Marolt: Waste of time worrying about the government wasting money
Some claim that to be a writer, an aspirant must stretch their limits of understanding, get out of the comfort zone of what is familiar to them, basically write something that sounds ridiculous and then twist it and turn it and wring everything out of it so that it ends up with wrinkles where it once was smooth so it makes some kind of new sense to at least one person that reads it.
With this as encouragement, I came up with the notion that there is no such thing as wasteful spending by our federal government and set out to prove it in prose. The beauty of this, of course, is that literature is literature and math is math and the later is mostly reserved for those in white lab coats while the former for those with faux leather patches on the elbows of their sweaters. I am a writer and, so, will stick to words.
While families can waste money on bad movies, juicers and timeshares in Snowmass Base Village, never to get any value from what they bought and never to see their money again, the same cannot be said for the federal government.
Even if our Trump-led government were so stupid as to spend money from the Treasury to purchase a timeshare here, it, unlike our hypothetical family who should have sought solid financial counseling before investing in a slot on the fractional ownership association calendar, will eventually get every penny of their money back through taxes.
I can already see I have drawn a bad example here to prove my point. There is so much debt, broken promises, financial losses and legal meandering involved with this project that it would take a “War and Peace”-length manuscript to map it out. But trust me, the last chapter would have the government getting every penny it spent back in income tax. We have logic, just not enough paper to prove it.
Instead, let’s say the federal government sends a welfare check to a ski bum who doesn’t want to work and instead has figured out how to milk the system. The bum takes that welfare money and spends it all over town. The grocery, liquor and pot shops all get a share. They pay taxes on their profits. Then they pay their employees, who have all kinds of taxes taken out of their paychecks. The employees then take what’s left over and go on a vacation or buy a new car. Wherever that cash lands, the taxman will have his hand in a pocket.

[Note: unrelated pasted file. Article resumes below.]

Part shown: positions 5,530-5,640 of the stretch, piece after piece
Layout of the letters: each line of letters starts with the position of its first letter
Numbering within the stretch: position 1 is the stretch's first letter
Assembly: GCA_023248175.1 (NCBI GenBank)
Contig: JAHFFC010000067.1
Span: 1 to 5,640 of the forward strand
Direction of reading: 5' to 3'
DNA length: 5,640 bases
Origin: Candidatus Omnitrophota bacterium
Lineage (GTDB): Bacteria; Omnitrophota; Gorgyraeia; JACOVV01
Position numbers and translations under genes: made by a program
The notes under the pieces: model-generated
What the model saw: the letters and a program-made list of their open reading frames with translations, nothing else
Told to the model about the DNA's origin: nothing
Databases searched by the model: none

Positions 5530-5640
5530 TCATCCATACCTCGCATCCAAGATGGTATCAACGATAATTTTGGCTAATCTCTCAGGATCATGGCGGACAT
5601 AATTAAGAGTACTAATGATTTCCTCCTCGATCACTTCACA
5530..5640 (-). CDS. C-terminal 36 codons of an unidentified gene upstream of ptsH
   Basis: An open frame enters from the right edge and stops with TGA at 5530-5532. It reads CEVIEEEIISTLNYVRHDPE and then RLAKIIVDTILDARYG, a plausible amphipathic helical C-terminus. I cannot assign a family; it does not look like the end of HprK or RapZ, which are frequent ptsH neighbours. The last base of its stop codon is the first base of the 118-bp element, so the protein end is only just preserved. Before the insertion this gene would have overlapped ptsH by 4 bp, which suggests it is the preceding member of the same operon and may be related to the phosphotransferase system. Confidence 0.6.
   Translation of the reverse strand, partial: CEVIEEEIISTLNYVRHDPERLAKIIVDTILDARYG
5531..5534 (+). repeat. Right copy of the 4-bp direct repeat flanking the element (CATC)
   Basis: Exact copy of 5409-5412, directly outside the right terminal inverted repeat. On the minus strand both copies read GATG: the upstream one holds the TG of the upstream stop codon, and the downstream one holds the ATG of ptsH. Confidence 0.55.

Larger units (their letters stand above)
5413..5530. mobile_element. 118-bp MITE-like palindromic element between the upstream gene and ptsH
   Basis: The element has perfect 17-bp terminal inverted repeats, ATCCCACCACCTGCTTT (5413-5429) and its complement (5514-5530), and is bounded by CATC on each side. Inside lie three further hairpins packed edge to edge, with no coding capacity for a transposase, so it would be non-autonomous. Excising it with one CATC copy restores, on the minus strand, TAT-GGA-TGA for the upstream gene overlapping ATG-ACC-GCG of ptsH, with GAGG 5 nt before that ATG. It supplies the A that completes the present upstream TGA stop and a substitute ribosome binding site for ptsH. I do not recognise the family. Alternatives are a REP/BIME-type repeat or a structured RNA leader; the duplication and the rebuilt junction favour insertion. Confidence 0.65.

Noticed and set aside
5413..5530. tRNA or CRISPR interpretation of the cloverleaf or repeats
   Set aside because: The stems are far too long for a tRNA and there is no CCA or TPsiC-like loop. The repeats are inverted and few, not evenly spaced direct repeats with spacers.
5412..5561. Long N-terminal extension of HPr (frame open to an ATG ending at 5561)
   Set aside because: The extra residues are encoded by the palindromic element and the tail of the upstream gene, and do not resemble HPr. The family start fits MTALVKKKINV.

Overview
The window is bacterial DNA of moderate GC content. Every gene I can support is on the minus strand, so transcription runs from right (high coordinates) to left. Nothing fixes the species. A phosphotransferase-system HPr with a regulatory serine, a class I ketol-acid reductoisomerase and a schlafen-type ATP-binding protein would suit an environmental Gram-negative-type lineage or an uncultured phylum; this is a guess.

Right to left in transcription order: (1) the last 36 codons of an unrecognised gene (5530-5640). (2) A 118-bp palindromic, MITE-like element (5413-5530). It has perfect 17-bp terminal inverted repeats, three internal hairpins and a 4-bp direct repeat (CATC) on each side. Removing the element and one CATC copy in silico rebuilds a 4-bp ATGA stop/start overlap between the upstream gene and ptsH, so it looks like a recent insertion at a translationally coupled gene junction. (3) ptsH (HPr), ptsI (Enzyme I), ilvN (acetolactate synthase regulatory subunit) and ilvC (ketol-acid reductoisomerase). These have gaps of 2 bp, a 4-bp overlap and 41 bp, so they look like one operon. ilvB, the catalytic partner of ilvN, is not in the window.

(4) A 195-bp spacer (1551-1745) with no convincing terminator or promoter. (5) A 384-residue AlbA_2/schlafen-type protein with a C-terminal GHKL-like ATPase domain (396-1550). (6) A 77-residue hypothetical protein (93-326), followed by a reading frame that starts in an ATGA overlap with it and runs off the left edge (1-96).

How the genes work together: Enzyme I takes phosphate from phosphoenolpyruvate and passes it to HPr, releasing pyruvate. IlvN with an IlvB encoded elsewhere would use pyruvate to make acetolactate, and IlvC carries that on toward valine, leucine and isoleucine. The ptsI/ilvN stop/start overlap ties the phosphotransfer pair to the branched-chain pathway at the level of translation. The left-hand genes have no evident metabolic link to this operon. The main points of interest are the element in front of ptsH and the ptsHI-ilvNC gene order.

See, even ill-gotten welfare money scammed from the government by an indolent ski bum is spent over and over and over again and taxed every step of the way until every penny of it ends up back in the hands of the federal government, keeping legitimate businesses and hardworking employees busy until it does.
I will go so far as to say that even if the government opened the bays of a B-1 bomber over any city in the U.S. and dropped a billion $1 bills to scatter across the streets, this could not truly be considered wasteful, despite all appearances of being so. Every one of those dollar bills would be recovered and spent and taxed and then spent and taxed again until the federal government recovers it entirely.
If the country needs new roads, the government should spend money on new roads, but, if not, spending it on $2,000 toilet seats for Air Force One will get the economy going just as well. No need to worry. We’ll build the roads when the money comes through on its next pass. In the end, all money spent by the government comes back to the government to be spent again.
You heard it here first: Wasteful spending by the federal government is a myth. Yes, they can spend too much. Then we end up with inflation. Likewise, they can actually spend too little, which can prolong an event like the Great Depression until something like WWII comes along and rescues the economy by making sure every able-bodied person is employed in the military or making weapons and the government has to spend money to pay them.
I started this as an writing exercise as a self-imposed proponent of the absurd and now I think I have convinced myself that this seeming impossibility of our government begin incapable of wasting money is true. Maybe all it really means is that I will never be an editor.
Roger Marolt hopes he hasn’t wasted money on a snow shovel this winter. Email at email@example.com.
Snowmass Village retailers combined to generate $2.2 million in revenue in July, which translated to $247,891 in sales tax collections for the town’s general fund, according to the latest tax report available.